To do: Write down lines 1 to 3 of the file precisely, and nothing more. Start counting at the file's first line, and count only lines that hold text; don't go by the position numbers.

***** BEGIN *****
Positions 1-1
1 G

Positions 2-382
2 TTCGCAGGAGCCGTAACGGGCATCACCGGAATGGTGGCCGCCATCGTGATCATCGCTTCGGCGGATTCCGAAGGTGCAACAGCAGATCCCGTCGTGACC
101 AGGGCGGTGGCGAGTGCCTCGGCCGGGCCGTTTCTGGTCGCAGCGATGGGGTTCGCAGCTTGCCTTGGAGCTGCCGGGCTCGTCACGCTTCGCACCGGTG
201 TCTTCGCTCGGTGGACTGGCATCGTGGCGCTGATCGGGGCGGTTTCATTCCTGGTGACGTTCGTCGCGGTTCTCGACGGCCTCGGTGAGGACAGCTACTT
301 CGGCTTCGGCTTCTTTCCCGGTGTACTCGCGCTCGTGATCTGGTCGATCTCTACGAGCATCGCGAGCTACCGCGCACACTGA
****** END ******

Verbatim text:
Positions 1-1
1 G

Positions 2-382